When did YA Fiction Get so Good?

Seriously? Did I miss a memo or something?

I finished the final books of the Hunger Games Trilogy by Suzanne Collins and the Divergent Trilogy by Veronica Roth over the weekend. The ending of Mockingjay had mostly been revealed to me by others, but it was still intriguing to see how Collins lead both the characters and audience toward the conclusion. Allegiant‘s finale was surprising but not completely out of left field and, more importantly, fully satisfying. My enjoyment of these two series lead me to a simple quandary: when did Young Adult fiction get so damn good?

Both these series, and many others that fall under the wide umbrella of YA fiction, are just well written and compelling stories. They tell the narratives of characters and worlds that could, and really should, be read by anyone regardless of age. For the most part, these texts carry the label of YA simply because of the age and description of the primary characters and not the significance and value of the content. However, the story is the real star of these books. In reality, the protagonist could be any age, gender, or ethnicity and it would still work as an incredible tale worthy of interest.

Of course, there have always been great writing and writers, so I don’t know if merely I am now paying more attention to this particular genre or there actually has been a significant rise in quality. Either way, I look forward to seeing what comes from the YA section and these two authors.

As an aside, correlation does not equal causation but it is interesting to note that both the authors are women and have a female lead. Obviously, good storytelling happens regardless of gender and age, but I wonder why it seems that female authors seem to have a slight leg up when it comes to YA fiction that deals with sci fi and supernatural elements. Who knows? Maybe I am just mistaking windmills for giants. Thoughts?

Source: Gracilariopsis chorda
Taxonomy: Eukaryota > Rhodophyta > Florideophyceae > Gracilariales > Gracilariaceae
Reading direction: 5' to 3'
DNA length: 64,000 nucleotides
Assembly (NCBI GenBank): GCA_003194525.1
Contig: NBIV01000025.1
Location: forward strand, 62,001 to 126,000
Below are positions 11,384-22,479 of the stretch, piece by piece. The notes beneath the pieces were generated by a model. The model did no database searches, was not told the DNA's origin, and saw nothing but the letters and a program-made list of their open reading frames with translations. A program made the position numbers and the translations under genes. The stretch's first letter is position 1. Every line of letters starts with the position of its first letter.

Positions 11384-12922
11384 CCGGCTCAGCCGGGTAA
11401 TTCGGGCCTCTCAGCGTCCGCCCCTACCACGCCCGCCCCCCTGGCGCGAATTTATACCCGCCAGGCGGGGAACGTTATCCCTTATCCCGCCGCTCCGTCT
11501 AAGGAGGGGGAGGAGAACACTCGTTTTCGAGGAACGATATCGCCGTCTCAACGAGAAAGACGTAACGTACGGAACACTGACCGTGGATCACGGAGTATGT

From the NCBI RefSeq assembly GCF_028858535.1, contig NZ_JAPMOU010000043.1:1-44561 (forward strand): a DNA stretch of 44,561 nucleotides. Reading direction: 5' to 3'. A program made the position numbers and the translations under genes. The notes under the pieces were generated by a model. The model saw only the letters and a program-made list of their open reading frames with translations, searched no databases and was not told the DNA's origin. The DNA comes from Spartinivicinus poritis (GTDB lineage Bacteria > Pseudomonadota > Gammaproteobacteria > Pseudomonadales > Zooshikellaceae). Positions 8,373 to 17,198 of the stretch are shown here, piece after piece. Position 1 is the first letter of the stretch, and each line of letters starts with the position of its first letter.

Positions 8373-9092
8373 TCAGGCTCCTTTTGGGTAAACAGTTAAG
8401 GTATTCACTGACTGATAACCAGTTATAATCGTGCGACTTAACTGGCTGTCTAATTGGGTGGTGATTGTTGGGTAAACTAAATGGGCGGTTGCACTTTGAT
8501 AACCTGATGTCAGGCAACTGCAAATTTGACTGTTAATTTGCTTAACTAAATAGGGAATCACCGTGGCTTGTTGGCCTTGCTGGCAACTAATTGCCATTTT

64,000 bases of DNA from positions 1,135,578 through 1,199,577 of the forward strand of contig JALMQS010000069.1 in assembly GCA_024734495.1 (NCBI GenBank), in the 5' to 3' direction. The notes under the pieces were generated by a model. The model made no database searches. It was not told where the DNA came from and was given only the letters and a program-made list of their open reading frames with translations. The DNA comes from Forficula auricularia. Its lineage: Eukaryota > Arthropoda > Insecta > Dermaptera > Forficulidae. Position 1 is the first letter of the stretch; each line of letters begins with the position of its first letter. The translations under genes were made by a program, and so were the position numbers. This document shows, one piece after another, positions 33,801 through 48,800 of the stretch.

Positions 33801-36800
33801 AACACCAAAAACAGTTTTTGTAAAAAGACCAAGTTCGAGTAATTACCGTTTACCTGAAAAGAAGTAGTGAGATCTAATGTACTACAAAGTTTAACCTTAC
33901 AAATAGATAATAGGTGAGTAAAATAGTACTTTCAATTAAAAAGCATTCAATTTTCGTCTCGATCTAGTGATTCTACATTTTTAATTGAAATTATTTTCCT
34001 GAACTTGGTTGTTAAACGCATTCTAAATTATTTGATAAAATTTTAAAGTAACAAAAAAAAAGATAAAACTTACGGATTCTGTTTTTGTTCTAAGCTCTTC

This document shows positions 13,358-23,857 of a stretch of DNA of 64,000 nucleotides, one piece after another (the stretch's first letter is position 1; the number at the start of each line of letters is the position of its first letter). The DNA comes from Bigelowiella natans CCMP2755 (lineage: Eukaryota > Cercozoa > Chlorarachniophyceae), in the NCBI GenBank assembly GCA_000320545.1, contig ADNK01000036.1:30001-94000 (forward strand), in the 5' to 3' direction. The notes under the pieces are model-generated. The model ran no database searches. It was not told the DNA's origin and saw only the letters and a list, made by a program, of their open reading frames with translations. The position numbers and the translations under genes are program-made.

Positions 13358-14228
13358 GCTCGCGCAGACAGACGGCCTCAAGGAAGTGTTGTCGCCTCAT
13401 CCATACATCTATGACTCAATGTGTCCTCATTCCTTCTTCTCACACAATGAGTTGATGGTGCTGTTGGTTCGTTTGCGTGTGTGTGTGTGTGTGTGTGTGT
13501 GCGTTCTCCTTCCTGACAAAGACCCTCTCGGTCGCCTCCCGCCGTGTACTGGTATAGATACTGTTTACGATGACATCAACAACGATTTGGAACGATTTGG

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2 thoughts on “When did YA Fiction Get so Good?

  1. Some of the blame might be laid at the feet of Harry Potter and Twilight. Both series are arguably YA (although Twilight is more appropriately put in the dumpster section of any bookstore) and drew out a giant market base. Publishers would have noticed this rich market–adolescents and adults with comparable maturity–and devoted more time to 1) reading YA manuscripts and 2) marketing those good ones when they emerged.
    It’s probably comparable how Breaking Bad, Walking Dead, etc. (basically anything on AMC) have improved the prestige of television and consequently has attracted higher quality to the medium.
    Yes, no? Maybe?

    • I agree that those two series in particular demonstrated the commercial possibility of the market, particularly Harry Potter, but what I still don’t quite get is why the focus tends to be on post-apocalyptic/disaster narratives and why they seem to be centered on female protagonists. Not saying it is a bad thing, just wondering why this particular development happened. So, maybe, I guess.

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